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  • In the great 14th century "Manesse" MS. (c) collection of medieval German lyrics, preserved at Heidelberg, there are two songs written by Conradin, and his fate has formed the subject of several dramas.

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  • It has its council of notables, forming a sort of oligarchy which, through the medium of a mayor and two subordinates, directs the interior affairs of the community - policing, recruiting, the assignment and collection of taxes, &c. - and has judicial power in less important suits and crimes.

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  • He was thereupon elected an associate of the Royal Academy, and more than justified the selection by his "Teucer" of the following year, a bronze figure of extraordinary distinction which, bought for the Chantrey collection, is now in the National (Tate) Gallery of British Art.

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  • From this great mass of details, soon represented in Paris by the collection of some ioo,000 cards, it was possible, proceeding by exhaustion, to sift and sort down the cards till a small bundle of half a dozen produced the combined facts of the measurements of the individual last sought.

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  • The forest products, whose collection and preparation form regular industries, are rubber (called Gaucho or goma), tonka beans, vanilla, copaiba, chique-chique, sarsaparilla, divi-divi, dye-woods, cabinet-woods and fibres.

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  • Further educational facilities are provided by a national library with about 50,000 volumes, a national museum, with a valuable historical collection, the Cajigal Observatory, devoted to astronomical and meteorological work, and the Venezuelan Academy and National Academy of History - the first devoted to the national language and literature, and the second to its history.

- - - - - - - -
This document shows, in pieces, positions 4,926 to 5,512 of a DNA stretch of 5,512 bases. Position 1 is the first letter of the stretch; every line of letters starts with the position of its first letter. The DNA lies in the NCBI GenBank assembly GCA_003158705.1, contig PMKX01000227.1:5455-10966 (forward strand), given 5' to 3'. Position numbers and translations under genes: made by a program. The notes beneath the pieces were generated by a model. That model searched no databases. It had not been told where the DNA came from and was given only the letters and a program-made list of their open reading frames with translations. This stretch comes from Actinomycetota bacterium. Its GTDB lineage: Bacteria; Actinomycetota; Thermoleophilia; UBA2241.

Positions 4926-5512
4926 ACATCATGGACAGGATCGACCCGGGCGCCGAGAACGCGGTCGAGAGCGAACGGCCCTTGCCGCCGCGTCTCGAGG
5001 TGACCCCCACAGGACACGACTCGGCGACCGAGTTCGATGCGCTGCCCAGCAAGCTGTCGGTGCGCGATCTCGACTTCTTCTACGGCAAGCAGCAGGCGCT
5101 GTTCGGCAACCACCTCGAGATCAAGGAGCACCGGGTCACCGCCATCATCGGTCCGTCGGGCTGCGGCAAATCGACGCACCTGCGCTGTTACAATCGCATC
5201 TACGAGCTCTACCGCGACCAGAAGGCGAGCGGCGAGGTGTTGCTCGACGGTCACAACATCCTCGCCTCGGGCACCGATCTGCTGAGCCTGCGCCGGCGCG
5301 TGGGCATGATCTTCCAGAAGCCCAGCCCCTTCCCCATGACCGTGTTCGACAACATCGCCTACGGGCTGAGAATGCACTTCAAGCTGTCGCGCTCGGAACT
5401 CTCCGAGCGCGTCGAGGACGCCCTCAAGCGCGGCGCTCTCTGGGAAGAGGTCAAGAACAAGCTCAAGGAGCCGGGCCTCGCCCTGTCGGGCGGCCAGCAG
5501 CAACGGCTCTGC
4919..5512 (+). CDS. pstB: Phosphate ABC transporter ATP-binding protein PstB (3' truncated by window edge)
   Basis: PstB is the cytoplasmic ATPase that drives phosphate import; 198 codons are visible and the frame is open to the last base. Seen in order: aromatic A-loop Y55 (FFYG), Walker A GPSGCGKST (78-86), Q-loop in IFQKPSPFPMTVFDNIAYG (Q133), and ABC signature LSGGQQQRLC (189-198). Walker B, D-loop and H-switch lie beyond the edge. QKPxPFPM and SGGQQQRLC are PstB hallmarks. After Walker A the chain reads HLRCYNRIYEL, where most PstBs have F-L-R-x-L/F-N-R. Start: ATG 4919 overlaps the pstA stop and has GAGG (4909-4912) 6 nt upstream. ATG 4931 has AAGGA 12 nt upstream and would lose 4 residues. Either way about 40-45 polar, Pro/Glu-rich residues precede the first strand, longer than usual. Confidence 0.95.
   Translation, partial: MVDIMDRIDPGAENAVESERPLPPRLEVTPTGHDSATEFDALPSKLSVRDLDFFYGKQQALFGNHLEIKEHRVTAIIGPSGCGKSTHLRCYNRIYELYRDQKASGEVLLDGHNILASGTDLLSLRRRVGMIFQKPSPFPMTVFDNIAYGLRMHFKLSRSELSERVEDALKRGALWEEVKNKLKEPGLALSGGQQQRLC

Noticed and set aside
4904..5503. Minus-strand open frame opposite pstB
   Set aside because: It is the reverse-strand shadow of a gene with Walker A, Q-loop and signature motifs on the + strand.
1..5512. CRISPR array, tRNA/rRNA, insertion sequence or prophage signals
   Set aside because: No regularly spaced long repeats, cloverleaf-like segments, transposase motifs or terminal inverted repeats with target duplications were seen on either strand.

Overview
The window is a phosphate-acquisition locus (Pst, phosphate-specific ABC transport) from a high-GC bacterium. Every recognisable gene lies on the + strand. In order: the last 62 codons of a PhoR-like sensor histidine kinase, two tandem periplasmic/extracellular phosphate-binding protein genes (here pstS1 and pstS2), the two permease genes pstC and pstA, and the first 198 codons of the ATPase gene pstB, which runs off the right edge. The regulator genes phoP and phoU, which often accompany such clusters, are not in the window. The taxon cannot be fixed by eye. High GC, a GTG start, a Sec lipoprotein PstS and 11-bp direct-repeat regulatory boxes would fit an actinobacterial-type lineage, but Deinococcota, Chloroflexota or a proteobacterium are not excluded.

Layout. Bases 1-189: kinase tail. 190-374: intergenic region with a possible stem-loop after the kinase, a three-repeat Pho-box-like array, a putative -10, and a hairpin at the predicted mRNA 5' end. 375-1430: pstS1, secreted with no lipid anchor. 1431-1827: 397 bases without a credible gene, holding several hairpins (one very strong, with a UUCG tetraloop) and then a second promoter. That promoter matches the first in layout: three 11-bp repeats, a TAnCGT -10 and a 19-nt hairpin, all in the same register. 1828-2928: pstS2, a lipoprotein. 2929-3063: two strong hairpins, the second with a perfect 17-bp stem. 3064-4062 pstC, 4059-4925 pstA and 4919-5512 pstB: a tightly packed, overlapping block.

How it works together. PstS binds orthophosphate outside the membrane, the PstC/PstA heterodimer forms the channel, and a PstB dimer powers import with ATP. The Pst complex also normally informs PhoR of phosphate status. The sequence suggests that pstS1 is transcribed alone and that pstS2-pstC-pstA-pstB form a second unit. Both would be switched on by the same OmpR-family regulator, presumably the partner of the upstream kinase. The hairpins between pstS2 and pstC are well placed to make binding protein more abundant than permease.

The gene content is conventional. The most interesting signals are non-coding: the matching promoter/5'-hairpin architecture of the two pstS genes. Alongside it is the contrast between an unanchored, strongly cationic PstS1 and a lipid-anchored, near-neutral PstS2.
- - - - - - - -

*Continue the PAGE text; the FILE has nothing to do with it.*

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  • The building which now houses this collection was erected in 1894-1900.

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  • The art union, the oldest and most extensive in Germany, possesses a good collection of modern works.

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  • Of these `EpµrtveV saTa (Inter pretamenta), the third book, containing a collection of words and phrases from everyday conversation (KaOflµeptv17 bµtXia) has been preserved.

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  • In a fragment of autobiography printed in the Athenaeum (12th of January 1850) he says that he was entirely self-taught, and attributes his poetic development to long country walks undertaken in search of wild flowers, and to a collection of books, including the works of Young, Barrow, Shenstone and Milton, bequeathed to his father by a poor clergyman.

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  • The de Laurentiis family possesses a private collection of some importance.

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  • Near the old Friends' School is the building of the Nantucket Historical Society, which has a collection of relics.